You are here

The provider of this service changed - see old profile

We have not inspected this service yet

Inspection summaries and ratings from previous provider


Overall summary & rating

Good

Updated 24 December 2015

Letter from the Chief Inspector of General Practice

We carried out an announced comprehensive inspection at Creech Medical Centre on 24 November 2015. Overall the practice is rated as good.

Our key findings across all the areas we inspected were as follows:

  • There was an open and transparent approach to safety and an effective system in place for reporting and recording significant events.
  • Risks to patients were assessed and well managed.
  • Staff assessed patients’ needs and delivered care in line with current evidence based guidance. Staff had the skills, knowledge and experience to deliver effective care and treatment.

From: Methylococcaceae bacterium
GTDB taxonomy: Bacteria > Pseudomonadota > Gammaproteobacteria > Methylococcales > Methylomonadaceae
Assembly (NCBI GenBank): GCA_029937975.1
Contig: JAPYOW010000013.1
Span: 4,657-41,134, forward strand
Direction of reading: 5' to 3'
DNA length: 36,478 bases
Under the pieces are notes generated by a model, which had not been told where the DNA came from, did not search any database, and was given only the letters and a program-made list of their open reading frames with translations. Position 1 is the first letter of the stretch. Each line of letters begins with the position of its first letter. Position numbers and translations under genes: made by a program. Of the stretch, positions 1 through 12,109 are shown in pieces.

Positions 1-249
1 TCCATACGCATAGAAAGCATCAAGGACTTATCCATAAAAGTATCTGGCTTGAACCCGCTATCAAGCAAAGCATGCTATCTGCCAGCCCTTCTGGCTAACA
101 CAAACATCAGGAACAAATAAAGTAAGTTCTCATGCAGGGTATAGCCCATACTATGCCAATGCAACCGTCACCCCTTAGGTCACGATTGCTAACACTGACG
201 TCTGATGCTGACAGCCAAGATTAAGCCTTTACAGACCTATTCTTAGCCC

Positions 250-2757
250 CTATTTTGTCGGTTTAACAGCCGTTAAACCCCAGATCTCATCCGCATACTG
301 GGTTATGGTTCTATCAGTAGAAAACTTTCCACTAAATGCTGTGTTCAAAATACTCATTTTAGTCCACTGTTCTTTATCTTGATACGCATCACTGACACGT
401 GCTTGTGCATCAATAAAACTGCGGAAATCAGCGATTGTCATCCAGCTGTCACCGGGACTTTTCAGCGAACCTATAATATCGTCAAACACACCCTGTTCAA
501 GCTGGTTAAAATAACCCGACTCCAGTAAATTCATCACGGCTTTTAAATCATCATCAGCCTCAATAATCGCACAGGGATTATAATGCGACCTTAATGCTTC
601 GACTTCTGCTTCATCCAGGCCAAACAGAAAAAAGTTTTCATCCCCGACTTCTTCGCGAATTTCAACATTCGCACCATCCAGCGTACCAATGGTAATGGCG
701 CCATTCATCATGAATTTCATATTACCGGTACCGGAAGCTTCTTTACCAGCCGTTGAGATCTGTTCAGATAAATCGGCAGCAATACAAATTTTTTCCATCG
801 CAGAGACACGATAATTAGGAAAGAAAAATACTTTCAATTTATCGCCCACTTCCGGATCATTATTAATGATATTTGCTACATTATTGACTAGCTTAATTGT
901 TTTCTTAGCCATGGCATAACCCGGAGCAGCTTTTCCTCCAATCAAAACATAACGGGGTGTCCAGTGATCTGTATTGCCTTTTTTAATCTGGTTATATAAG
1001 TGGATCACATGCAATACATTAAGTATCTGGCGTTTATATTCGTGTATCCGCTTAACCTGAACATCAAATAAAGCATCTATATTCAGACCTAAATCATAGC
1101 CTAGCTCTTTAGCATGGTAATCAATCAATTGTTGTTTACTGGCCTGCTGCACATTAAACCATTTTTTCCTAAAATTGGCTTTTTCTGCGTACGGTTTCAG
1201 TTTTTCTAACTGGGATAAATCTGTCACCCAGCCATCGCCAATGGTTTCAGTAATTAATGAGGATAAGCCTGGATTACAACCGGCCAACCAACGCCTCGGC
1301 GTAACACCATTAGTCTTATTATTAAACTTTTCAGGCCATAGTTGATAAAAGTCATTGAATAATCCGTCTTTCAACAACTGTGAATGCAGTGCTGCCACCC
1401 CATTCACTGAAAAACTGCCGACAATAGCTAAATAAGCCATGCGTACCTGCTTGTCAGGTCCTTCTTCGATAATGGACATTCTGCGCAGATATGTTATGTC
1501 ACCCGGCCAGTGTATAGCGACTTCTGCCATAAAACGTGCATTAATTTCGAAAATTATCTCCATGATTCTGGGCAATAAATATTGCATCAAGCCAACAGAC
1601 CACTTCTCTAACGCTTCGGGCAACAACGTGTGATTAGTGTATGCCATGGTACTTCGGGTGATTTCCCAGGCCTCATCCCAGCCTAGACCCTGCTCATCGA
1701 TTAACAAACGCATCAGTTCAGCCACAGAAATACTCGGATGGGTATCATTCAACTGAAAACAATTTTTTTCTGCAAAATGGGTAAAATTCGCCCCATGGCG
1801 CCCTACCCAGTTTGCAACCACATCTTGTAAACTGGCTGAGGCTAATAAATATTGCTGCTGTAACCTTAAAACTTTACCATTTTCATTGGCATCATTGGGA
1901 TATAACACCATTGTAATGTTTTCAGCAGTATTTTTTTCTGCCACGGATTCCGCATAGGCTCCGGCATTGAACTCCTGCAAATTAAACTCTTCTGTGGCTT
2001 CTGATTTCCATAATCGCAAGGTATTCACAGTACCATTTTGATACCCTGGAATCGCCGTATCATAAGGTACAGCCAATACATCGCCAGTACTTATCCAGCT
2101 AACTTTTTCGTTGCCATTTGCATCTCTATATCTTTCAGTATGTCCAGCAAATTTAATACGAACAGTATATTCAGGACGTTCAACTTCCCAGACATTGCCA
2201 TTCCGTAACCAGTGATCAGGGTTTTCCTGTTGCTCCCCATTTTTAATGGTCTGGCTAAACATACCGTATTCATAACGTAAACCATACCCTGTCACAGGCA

• Patients said they were treated with compassion, dignity and respect and they were involved in their care and decisions about their treatment.
  • Information about services and how to complain was available and easy to understand.
  • Patients said they found it easy to make an appointment with a named GP and that there was continuity of care, with urgent appointments available the same day.
  • The practice had good facilities and was well equipped to treat patients and meet their needs.
  • There was a clear leadership structure and staff felt supported by management. The practice proactively sought feedback from staff and patients, which it acted on.